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#96. Peter Greenaway, Art and Cinema

#96

Peter Greenaway

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With  the release of the 1990 film The Cook, The Thief,  His Wife and Her Lover, England finally had a director in Peter Greenaway who could match pretentious allegorical laiden cinema with any French one in the cutthroat world of arthouse cinema. The film would have a moderate amount of box office success and temporarily shine a spotlight on Greenaway’s other work.

When we look back at Greenaway’s films, dripping  allegories, replete with a lyrical sense of s cenery and words they immediately recall the works of 60s French filmmakers Alain Resnais and  Jean-Luc Godard. Surreal and sexy, intellectual and base, Greenaway outdoes his predecessors at their own game, with a coherant story and beautiful cinematography to boot.

. Wikipedia notes:

His films are noted for the distinct influence of Renaissance and Baroque painting, and Flemish painting in particular. Common traits in his film are the scenic composition and illumination and the contrasts of costume and nudity, nature and architecture, furniture and people, sexual pleasure and painful death.

As a child, Greenaway decided that he would become a painter. Rather than paint a still portrait of a  scene, setting or person Greenaway would find his calling after falling under the spell of that mysterious of all visual artists Ingmar Bergman.

Helen_Mirren_-The_Cook_the_Thief_His_Wife_Her_Lover-8
Peter Greenaway’s “The Cook, the Thief, His Wife, and Her Lover
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Ingmar Bergman’s “Cries and Whispers”

The Cook, The Thief, His Wife and Her Lover, arguably Peter Greenaway’s best film to date, remains the quintessential Greenaway film. Every scene was a tableau that Greenaway painted that told a segment told the story of the battered and beleagured life and marriage to gangster Albert Spica. We are not given a time period that the story unfolds during. Nor are we given any clue where the restaurant that Albert took over is even. It is a dream world and the actors are play out this chamber piece for out amusement, it would seem.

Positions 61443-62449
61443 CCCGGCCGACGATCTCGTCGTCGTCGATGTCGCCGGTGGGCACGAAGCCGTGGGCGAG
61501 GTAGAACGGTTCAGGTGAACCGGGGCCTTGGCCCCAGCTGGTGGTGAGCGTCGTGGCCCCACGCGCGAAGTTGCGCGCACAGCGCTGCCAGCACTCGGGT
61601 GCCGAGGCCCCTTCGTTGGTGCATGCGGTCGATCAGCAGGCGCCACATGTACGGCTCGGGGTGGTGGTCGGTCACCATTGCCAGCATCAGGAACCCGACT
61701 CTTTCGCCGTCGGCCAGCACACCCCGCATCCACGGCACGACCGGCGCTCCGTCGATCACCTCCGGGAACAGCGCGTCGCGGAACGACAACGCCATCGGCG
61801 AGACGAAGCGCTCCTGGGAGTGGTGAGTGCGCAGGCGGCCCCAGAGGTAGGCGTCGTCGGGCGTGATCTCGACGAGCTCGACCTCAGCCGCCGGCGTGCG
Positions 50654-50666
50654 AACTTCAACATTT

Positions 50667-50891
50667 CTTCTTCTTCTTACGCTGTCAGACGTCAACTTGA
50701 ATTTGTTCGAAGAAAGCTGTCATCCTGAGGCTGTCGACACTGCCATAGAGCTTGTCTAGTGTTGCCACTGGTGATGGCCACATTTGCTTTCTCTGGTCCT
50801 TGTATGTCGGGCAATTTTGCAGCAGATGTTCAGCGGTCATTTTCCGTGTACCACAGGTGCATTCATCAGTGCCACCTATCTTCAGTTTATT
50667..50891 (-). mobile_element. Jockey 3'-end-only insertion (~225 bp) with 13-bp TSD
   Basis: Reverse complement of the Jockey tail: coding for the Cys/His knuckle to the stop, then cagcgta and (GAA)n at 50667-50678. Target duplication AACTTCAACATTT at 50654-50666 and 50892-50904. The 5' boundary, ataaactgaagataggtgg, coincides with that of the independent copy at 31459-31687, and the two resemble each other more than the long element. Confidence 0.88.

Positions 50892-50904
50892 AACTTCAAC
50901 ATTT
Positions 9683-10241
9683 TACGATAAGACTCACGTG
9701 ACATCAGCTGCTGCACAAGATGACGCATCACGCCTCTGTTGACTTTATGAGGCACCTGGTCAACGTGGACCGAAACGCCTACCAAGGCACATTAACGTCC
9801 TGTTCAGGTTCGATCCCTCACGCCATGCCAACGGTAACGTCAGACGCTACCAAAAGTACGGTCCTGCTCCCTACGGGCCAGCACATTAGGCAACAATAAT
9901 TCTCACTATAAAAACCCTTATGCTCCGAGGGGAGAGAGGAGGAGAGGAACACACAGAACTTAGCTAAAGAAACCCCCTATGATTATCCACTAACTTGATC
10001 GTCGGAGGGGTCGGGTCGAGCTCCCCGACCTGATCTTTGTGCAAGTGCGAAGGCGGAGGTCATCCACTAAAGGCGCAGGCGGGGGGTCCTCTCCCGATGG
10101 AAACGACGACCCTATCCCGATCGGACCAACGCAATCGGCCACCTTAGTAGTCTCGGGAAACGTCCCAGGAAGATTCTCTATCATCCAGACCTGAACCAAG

Yet, would be so very wrong  if you were to mistake this film frame for a long  lost scene from Caravaggio painting? Well, that may be pushing it but it illustrates the sometimes lyricism and poetry of cinema. For cinema at its core reflects the poetry of life. Sometimes we forget that for the insidcious pursuit of a cheap thrill. Few directors attempt to ever find this language. That is why Peter Greenaway is important.

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Greenaway has one of the most aggrivating gifts of any known film directors. He can make his viewer both wanting to hate him  and like him the same time. Greenaway seems quite content for his films to live their lives in the art house. Wikipedia notes:

His films are noted for the distinct influence of Renaissance and Baroque painting, and Flemish painting in particular. Common traits in his film are the scenic composition and illumination and the contrasts of costume and nudity, nature and architecture, furniture and people, sexual pleasure and painful death.

Greenaway caresses his stories and fleashes them out w\ith bes

and causes  beginssremains today probably the quintessential art house film director. At no point in his lengthy career has he ever ventured towards mainstream success. Lonntire

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Thomas Swan View All

You may have heard of me. I have been a staff writer for Rays Colored Glasses.com, Popcorn Sushi.com. I was editor of Flicksided.com and coeditor with my brother Brad Repka. I was senior writer at ClassicalLite.com, where I covered everything from Classical Music to Jazz and Blues and Bollywood.

I have interviewed actors and actresses. Notably Kevin Sorbo, Brian Dennehy, Lucas Til, documentary director Robert Mugge, Jazz Guitarist Jesse Cook
LBJBathroom reader is my first attempt at an entertainment site with what I feel is missing from other sites.

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